Food Waste

European Parliament proposes to cut European food waste in half by 2030

Food Waste

European MEPs have recently put forward a number of measures and objectives to cut the annual 88 million tonnes of food that is wasted throughout the continent.

The European Parliament hopes to cut the figure in half by 2030 and called on the European Commission to lift existing restrictions, stressingthat a firm solution is required to relieve confusion in regards to “best before” and “use by” labelling.

Hungarian MEP Biljana Borzan said in April:

In developed countries food is wasted mostly at the end of the chain, at distribution and consumption. Everyone has a responsibility to tackle this problem.

“My report calls for a coordinated policy response on labelling, liability and education, as most consumers do not understand the precise meaning of ‘best before’ and ‘use by’ labelling”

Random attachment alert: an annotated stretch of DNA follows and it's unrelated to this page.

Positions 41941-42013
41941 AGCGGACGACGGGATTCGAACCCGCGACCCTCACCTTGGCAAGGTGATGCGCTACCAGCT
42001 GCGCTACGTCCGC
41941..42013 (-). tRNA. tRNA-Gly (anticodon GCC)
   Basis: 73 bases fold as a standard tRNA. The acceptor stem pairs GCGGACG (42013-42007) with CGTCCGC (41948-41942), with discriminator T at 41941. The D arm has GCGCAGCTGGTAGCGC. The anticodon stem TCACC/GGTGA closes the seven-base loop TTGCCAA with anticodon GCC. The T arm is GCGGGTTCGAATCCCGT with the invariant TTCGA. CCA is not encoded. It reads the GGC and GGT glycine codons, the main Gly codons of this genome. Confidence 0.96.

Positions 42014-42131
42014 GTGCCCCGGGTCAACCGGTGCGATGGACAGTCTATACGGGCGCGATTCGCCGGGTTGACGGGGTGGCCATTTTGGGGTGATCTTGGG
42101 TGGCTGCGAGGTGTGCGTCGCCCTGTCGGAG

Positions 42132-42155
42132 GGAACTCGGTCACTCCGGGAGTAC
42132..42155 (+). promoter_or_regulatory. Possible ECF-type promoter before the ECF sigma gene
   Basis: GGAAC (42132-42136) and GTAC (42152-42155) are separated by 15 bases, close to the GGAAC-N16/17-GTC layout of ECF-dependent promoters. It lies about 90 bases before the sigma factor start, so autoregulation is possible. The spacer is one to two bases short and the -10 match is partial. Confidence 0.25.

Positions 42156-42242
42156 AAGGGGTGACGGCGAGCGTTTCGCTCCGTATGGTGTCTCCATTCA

MEPs have called on EU countries to achieve food waste cuts by 30 per cent by 2025 and 50 per cent by 2030.

By doing so this reiterates the objective that the Parliament set out in its waste legislation vote earlier in the year.

Back in April MEPs backed calls for new food waste targets where it was surmised that European food waste equates to 173kg per capita per year and leads to emissions totalling no less than 170 million tonnes.

The European Union was slammed by an independent report carried out by the European Court of Auditors at the start of the year, deploring a “total lack of organisation and communication” between the European Union and the European Commission.

Every year in the UK households waste about 7.3 million tonnes of food, with losses totalling around £13 billion, or £470 per household.

Andy has worked as a freelance journalist for a number of years and has been published in some of the UK’s top newspapers. He is now the editor Commercial Waste Magazine and contributes to a large selection of headlines and blog articles on the site.

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